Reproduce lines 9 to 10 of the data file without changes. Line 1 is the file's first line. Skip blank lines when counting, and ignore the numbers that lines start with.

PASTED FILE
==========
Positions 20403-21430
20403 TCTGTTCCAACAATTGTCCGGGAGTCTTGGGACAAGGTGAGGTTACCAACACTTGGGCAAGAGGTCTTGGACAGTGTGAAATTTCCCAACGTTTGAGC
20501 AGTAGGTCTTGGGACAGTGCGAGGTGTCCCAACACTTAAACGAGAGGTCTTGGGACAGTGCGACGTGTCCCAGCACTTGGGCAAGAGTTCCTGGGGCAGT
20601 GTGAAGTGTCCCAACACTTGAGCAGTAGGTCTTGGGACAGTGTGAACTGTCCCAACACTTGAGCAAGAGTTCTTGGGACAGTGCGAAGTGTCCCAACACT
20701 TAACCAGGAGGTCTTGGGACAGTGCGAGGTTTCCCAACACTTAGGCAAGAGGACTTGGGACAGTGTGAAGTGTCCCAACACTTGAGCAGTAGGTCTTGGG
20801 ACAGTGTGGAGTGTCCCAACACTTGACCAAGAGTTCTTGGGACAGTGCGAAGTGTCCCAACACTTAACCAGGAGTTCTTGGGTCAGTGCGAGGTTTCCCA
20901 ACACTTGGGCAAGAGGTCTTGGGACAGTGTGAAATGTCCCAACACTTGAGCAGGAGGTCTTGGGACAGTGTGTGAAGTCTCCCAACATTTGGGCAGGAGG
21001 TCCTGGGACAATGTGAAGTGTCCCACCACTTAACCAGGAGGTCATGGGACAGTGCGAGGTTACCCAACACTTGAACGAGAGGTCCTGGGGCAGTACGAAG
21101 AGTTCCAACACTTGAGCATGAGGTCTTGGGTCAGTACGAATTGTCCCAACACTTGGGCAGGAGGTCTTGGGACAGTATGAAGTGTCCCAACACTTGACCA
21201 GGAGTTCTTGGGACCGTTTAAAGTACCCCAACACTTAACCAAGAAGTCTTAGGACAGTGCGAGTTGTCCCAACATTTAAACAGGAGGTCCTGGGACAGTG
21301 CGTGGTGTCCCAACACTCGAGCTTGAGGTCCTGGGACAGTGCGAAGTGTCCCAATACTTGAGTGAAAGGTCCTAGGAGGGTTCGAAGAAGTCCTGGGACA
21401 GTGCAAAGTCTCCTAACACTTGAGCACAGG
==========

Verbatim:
21101 AGTTCCAACACTTGAGCATGAGGTCTTGGGTCAGTACGAATTGTCCCAACACTTGGGCAGGAGGTCTTGGGACAGTATGAAGTGTCCCAACACTTGACCA
21201 GGAGTTCTTGGGACCGTTTAAAGTACCCCAACACTTAACCAAGAAGTCTTAGGACAGTGCGAGTTGTCCCAACATTTAAACAGGAGGTCCTGGGACAGTG